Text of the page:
Direct primary care (DPC) physicians who want to increase their reach and bring in new patients can market their practice through their existing patients. Someone who is searching for a new provider will tend to trust the words of those who have seen that provider and who have shared their experiences regarding the physician’s expertise, office staff, and other aspects of the practice. A study conducted by researchers at Stanford and the University of Washington found that online ratings can help patients find you.
In today’s digital environment, consumers look online for almost everything. They shop for products and services from the comfort and privacy of their electronic devices and make decisions with a few clicks. Consumers know they can find all the information they need on the internet and that includes their decision to find a new provider. Almost 75% of patients rely on online reviews when searching for that new doctor.
Although there have been questions raised about the validity and quality of some online reviews, the study found that online physician rating platforms do help patients disseminate important quality information and directs them to higher quality providers. In particular, the American Medical Association (AMA) has had concerns about user-generated physician ratings lacking useful information. However, the study found that the ratings can be a valuable resource for patients.
By posting reviews and giving provider ratings, existing patients are able to infer their physician’s clinical quality. They relate observations of their own health conditions as well as directly assess the provider’s skills related to communication, attentiveness, and empathy. These are all aspects of a provider and the practice that potential patients will want to know about before making their own decisions.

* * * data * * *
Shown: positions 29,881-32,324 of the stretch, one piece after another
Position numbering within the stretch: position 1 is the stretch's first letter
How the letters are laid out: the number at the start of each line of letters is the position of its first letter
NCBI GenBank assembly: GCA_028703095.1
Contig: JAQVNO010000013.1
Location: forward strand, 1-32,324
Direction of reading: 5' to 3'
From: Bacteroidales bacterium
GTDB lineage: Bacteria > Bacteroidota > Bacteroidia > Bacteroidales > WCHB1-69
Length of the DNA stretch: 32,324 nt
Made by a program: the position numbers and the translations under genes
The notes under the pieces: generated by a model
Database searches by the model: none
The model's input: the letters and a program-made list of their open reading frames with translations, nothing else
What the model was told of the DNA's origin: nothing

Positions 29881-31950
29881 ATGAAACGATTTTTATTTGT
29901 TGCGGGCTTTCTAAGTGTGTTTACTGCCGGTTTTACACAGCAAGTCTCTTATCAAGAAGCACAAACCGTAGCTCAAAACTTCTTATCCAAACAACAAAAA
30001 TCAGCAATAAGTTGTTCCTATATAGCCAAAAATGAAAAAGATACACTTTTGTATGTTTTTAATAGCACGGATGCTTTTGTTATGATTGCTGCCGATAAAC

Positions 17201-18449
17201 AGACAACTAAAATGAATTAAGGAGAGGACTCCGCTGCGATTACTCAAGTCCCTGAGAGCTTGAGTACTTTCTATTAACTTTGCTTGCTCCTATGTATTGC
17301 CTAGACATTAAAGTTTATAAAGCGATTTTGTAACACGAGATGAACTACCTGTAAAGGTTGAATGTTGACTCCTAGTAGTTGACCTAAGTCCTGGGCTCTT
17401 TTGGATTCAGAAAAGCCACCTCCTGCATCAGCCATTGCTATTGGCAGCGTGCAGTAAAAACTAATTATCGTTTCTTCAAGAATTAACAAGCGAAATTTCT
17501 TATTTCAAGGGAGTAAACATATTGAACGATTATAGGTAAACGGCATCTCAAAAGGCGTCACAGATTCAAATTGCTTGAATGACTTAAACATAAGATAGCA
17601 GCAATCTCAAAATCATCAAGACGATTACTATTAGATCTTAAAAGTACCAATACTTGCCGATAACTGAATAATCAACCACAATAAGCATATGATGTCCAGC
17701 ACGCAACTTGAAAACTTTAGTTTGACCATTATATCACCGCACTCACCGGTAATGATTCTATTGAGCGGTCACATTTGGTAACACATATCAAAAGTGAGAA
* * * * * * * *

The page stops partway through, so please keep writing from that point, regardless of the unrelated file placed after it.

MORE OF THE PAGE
In fact, the researchers found that physicians who receive higher ratings do have higher clinical quality. These physicians have higher quality educational and professional credentials as measured by board certification status, accreditations, and school rankings. Providers who are ranked higher also have a higher level of adherence to clinical guidelines. These physicians’ patients also display better outcomes.
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For the DPC practice that seeks to grow its patient panel, online ratings have been shown to help patients find a new provider and increase that providers’ revenue and patient volume. The study found that an increase in a provider’s average rating has a positive effect on the physician’s patient flow. For the patient, user-generated physician ratings can be a reliable and user-friendly source of information that aids in their decision to find a new provider.
The study’s researchers acknowledged that patients respond differently to different information. They found that potential patients reviewing user-generated physician ratings respond the most to information about the physician’s interpersonal and clinical skills. They conclude that overall, online physician rating platforms have the potential to promote efficiency by disseminating important quality information to patients, directing potential patients who are considering a decision to higher quality providers.
Online ratings and reviews are becoming increasingly important:
72% of patients start the search for a new doctor online.
33% of Millennials look for healthcare information online and on message boards.
Around 84% of today’s patients say they research new primary physicians and medical practitioners online before visiting a doctor’s office.
85% of users trust online reviews as much as they trust personal recommendations.